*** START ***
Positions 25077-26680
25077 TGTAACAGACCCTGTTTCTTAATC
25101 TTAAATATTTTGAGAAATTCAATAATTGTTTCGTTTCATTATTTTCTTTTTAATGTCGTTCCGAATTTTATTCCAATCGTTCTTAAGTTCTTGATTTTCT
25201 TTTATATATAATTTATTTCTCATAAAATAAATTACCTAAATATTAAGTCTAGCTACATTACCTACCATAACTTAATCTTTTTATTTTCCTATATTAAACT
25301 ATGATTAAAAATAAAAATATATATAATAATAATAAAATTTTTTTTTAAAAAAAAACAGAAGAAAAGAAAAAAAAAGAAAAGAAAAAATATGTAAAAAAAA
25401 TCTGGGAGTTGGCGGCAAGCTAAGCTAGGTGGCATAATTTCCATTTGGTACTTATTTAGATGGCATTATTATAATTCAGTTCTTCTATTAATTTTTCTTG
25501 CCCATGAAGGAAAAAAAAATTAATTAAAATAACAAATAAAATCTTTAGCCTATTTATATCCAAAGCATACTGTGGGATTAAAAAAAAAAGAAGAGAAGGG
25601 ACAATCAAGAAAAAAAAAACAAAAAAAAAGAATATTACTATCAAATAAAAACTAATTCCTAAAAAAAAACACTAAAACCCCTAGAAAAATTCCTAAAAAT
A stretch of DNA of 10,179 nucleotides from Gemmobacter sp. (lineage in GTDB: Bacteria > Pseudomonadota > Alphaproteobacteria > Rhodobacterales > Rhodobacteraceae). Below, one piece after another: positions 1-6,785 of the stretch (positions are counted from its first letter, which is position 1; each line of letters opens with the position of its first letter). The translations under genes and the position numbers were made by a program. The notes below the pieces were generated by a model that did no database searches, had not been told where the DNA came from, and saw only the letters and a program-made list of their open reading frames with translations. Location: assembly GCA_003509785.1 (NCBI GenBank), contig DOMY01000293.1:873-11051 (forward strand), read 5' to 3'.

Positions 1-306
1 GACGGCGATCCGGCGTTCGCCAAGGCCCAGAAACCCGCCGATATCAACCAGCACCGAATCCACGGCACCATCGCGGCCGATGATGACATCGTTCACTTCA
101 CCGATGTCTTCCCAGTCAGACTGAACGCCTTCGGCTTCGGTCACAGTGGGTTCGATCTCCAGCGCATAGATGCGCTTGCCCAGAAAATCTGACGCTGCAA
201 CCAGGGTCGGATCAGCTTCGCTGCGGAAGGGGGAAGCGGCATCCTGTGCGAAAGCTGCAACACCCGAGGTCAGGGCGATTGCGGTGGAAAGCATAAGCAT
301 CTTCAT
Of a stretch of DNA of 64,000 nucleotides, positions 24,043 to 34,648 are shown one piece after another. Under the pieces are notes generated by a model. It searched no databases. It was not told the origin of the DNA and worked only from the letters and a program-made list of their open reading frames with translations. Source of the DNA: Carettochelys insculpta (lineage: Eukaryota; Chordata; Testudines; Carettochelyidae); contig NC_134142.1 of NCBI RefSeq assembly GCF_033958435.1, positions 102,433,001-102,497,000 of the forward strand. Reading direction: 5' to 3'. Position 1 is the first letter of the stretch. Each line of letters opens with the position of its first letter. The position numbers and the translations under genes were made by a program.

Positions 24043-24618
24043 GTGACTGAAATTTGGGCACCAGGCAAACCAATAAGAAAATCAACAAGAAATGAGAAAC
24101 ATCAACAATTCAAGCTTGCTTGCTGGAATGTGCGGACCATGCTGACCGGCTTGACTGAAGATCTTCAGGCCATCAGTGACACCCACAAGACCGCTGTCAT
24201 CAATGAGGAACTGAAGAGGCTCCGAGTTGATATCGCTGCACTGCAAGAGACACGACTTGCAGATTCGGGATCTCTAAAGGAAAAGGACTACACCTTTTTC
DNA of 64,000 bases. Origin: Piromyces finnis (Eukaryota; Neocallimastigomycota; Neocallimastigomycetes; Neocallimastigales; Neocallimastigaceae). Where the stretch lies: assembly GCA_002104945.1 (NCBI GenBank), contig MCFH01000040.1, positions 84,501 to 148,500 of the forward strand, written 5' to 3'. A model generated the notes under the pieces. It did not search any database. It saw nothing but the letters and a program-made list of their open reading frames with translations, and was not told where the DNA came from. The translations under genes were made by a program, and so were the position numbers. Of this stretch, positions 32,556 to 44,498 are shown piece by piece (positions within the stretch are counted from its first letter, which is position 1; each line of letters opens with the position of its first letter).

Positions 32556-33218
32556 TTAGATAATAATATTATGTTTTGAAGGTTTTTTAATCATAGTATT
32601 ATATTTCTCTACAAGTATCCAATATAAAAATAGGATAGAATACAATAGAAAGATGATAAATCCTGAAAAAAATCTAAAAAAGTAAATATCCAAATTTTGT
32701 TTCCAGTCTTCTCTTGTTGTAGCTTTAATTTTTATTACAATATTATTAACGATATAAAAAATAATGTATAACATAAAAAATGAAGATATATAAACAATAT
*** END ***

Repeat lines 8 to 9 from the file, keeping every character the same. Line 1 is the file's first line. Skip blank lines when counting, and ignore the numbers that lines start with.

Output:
25601 ACAATCAAGAAAAAAAAAACAAAAAAAAAGAATATTACTATCAAATAAAAACTAATTCCTAAAAAAAAACACTAAAACCCCTAGAAAAATTCCTAAAAAT
A stretch of DNA of 10,179 nucleotides from Gemmobacter sp. (lineage in GTDB: Bacteria > Pseudomonadota > Alphaproteobacteria > Rhodobacterales > Rhodobacteraceae). Below, one piece after another: positions 1-6,785 of the stretch (positions are counted from its first letter, which is position 1; each line of letters opens with the position of its first letter). The translations under genes and the position numbers were made by a program. The notes below the pieces were generated by a model that did no database searches, had not been told where the DNA came from, and saw only the letters and a program-made list of their open reading frames with translations. Location: assembly GCA_003509785.1 (NCBI GenBank), contig DOMY01000293.1:873-11051 (forward strand), read 5' to 3'.